This obvious phrase is used in every sport but never is it more redundant than when used in conjunction with pigskin. At least in professional baseball, basketball, or hockey, you could possibly see the value in a coach or player pumping the brakes by clarifying “hey, we’re just going to take it one game at a time,” as they will have situations like three-games-in-four-days or seven game playoff series and could understandably lose their focus in the midst of a packed, extended schedule.
But in football, teams have a minimum of six days between games and only sixteen games, total. Saying “we’re just going to take it one game at a time” in the NFL is like a television viewer saying “I’m just going to take it one episode at a time” during any given season of Curb Your Enthusiasm – anything that happens once every Sunday for a handful of months does not need to be taken slowly. It happens slowly. And because there’s a week set aside for each game, it’s difficult to envision any coach or player getting caught up taking two games at a time.
2. “He keeps his legs moving.”
This is a compliment that football analysts pay to running backs after an impressive run that involved gaining yards after initial contact with a defensive player. For example: a defensive player tackles a running back but the running back does not go to the ground immediately, and even though the defensive player has his arms wrapped around the running back’s waist or legs, the running back keeps moving, in an attempt to escape the defensive player’s grasp and gain additional yards.
For some reason, this tactic is regarded as a great example of will and talent, on the part of the running back. I have to say that this confuses me because… well, what else would the running back do? Willingly lay down? Stop moving his legs the instant he feels contact from an opponent? This is professional football! Even infants keep churning their legs when a parent tries to corral them from running away and now I’m supposed to applaud a millionaire athlete for doing the same thing, despite it being an extremely instinctual part of their job?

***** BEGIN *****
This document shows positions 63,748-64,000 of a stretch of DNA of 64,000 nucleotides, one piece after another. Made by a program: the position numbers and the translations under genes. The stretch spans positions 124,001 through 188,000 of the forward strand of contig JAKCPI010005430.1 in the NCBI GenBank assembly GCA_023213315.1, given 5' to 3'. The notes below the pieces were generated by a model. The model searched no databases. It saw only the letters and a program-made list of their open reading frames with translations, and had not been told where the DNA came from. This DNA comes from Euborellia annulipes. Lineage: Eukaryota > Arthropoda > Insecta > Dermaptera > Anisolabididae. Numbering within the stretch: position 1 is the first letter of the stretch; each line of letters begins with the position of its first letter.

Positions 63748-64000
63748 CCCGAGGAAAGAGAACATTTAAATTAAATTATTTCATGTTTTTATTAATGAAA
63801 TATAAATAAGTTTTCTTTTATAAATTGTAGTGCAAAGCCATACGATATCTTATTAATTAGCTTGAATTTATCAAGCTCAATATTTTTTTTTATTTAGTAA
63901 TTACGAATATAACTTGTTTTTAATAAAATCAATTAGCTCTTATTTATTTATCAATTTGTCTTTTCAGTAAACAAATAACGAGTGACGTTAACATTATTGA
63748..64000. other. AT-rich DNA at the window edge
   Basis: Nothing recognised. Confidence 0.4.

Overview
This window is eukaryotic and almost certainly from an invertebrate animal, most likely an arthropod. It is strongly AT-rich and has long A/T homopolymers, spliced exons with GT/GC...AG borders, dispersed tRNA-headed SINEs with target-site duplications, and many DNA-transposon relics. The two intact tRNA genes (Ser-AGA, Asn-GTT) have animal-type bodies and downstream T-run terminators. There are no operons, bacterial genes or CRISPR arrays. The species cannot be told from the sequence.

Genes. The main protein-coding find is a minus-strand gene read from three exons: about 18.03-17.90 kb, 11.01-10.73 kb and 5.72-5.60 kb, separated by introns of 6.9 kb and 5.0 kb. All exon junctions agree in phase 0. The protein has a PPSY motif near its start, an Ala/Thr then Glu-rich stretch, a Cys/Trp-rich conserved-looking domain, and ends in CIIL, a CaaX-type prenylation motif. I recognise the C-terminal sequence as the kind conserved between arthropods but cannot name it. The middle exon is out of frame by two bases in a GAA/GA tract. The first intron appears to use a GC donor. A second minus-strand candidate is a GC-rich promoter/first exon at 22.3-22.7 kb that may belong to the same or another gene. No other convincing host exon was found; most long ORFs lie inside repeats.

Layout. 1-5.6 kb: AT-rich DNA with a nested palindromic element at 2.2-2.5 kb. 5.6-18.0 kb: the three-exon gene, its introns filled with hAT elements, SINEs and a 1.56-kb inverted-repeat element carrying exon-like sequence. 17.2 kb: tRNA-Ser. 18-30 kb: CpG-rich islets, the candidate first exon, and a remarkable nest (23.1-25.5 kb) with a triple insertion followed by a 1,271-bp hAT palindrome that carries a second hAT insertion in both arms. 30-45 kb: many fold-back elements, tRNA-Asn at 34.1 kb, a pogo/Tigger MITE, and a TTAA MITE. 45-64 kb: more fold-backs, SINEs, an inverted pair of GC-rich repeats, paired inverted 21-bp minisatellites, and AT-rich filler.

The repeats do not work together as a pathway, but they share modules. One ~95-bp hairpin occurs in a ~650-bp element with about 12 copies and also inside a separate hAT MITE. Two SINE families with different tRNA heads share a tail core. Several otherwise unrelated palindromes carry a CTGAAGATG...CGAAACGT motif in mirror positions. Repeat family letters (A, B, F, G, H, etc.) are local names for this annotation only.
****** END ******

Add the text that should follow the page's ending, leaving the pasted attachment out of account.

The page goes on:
Let’s put it this way: I’ve never seen a running back called out for NOT moving his legs… because it’s never happened. Because this is professional football.
1. “The National Football League.”
Look: all joking aside, I actually can understand the intended meaning or purpose of every other phrase on this list. But this one? Endlessly perplexing.
Around 2007, every single analyst on the planet secretly decided that the very popular and well-accepted acronym of “NFL” was no longer effective in communicating the name or context of America’s most prominent professional football league. How did they remedy this? By instead saying “The National Football League” every chance they could.
It was as if a universal lobotomy took place, and a ‘search-and-replace’ carried out on every existing and potential thought in every football conversation everywhere. From that point on, if any media member was to reference the NFL (even if they wanted to use less-distinctive-yet-perfectly-acceptable terms like ‘the league’ or ‘this league’ or ‘this sport’) that person were forced – by law, I must assume – to say “the National Football League” in full.
I don’t get it. Football experts: we know what the NFL is. We know what the three letters in the acronym stand for. We know that this sport has an organized league. We know what this sport is called. We know that teams are located all across the country. The players, the games, and/or conversations about the game are not any more dramatic or purposeful when you speak the league’s name, in its entirety. Knock it off. Seriously.